NEA Arts Magazine

Maya Lin


Maya Lin working on the Confluence Project, a series of artworks near the Columbia River Basin in Washington State, along the Lewis and Clark Trail

Maya Lin working on the Confluence Project, a series of artworks near the Columbia River Basin in Washington State, along the Lewis and Clark Trail. Photo by Betsy Henning

At age 21, while still an undergraduate at Yale University, Maya Lin shot to fame when she won the design competition (supported by NEA funding) for the Vietnam Veterans Memorial in Washington, DC. A native of Athens, Ohio, Lin went on to earn her master's degree in architecture from Yale in 1986, and has received numerous prizes, awards, and honorary doctorates, including the National Medal of Arts in 2009. Throughout her career, she has moved fluidly between the realms of art, architecture, and memorials, maintaining a steady focus on the landscape and environment. Whether designing sculpted outdoor earthworks or private residences, Lin reinterprets the world around us into visually stunning, intellectually compelling pieces. She is currently at work on her final memorial What Is Missing?, a multiplatform piece which will call attention to current environmental issues. In her own words, Lin discusses her creative process and the "tripod" nature of her body of work.


To see some of Maya Lin's work, visit her website.

Innovation could be everything from pure invention to getting us to look at materials that we think we know and getting people to rethink [them]. I like to co-opt the familiar. I like to debunk simple assumptions, sometimes about the everyday. For instance, a lot of my artworks focus on the environment. If I look at a river, I look at the entire length of the river. We tend to pollute what we don't see and what we don't own. Based on ecological terms, what's downstream from you? None of my concern. What's upstream? People focus on what they can see. So I started a whole series on rivers that tries to get you to think of a river as a living unified organism. In order to protect it, you have to see it in its entirety. Getting us to see the world around us in a new light is a key part of my definition of innovation.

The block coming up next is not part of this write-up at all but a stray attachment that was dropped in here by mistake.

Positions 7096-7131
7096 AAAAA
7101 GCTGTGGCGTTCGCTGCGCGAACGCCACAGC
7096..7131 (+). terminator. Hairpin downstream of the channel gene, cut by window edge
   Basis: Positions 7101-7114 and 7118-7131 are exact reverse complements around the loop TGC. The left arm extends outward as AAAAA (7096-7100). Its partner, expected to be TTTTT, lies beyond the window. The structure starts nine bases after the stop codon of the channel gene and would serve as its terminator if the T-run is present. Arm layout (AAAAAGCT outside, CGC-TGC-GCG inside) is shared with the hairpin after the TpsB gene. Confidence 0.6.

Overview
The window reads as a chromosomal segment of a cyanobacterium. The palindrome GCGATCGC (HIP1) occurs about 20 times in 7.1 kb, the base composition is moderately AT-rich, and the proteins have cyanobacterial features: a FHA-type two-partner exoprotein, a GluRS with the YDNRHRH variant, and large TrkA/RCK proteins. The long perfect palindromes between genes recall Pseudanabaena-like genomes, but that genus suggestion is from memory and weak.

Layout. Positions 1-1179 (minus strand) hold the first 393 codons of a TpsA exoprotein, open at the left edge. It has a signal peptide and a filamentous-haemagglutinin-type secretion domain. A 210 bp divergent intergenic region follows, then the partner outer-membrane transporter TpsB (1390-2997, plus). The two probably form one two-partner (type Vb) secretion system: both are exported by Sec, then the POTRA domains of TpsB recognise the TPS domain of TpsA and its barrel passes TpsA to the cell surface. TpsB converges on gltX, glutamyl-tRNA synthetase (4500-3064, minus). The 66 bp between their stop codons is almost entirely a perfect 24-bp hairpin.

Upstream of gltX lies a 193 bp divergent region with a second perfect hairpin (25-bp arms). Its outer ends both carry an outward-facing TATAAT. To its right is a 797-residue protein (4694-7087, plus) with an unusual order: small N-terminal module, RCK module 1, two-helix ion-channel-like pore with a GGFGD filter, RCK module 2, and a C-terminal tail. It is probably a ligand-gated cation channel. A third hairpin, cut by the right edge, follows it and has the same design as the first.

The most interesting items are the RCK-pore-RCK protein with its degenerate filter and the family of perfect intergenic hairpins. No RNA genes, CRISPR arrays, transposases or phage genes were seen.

I'm almost heartbroken that we've taken art out of primary education in schools. It's a voice, it's a language, it's a way of expressing ourselves. Whether you become an artist or not, I think we all will benefit from letting art teach us how someone else looks at something, how someone reacts to something, how sometimes you can't quantifiably understand what art is doing. If any art form, anything, gets us to take a moment's pause and look at something afresh, that's got to be a good thing.


I always try to focus back to the personal, the individual, the one-on-one. I think that's very unusual for someone who works in fairly large, very outdoor, very public spaces. You begin to flip the private into the public realm. That happens throughout my body of work, where there are real dichotomies [and] ambivalence. I like being on the border of things; I like to live right on the boundary between opposing things. There's a tension there that I like. Science and art. Art and architecture. East and West. How can I make a rock feel lightweight? How do I make a rock wall look transparent? It's opposites. It's things that, again, you might not be considering. Public monuments that are exceedingly private. That's something that happens throughout my work. I tend to balance between left side and right side of the brain thinking.


I start with writing, with all my works. That's something that has been a part of my work from day one. I tease out some underlying goals before I ever try to imagine what the shape or the form is going to be. And I study and I research and I research and I study, and then I try to forget consciously all that I have learned. Then I start making.

[Art and architecture] complement each other. For me, making art is like writing a poem. It's quick. It's a singularity of thought that has to be pure and has to be strong, whereas architecture is more like writing a novel. Of course it is an art as well, and you have to make sure the main theme is working. But you also have to literally get the mechanics of every sentence and every paragraph and every chapter. They're very, very different forms of tapping into the creative processes, and I love both. That, I think, is also that left side/right side of the brain thinking, which I go back and forth on. Do they inform each other? Absolutely. Do I like to keep them separate? Absolutely.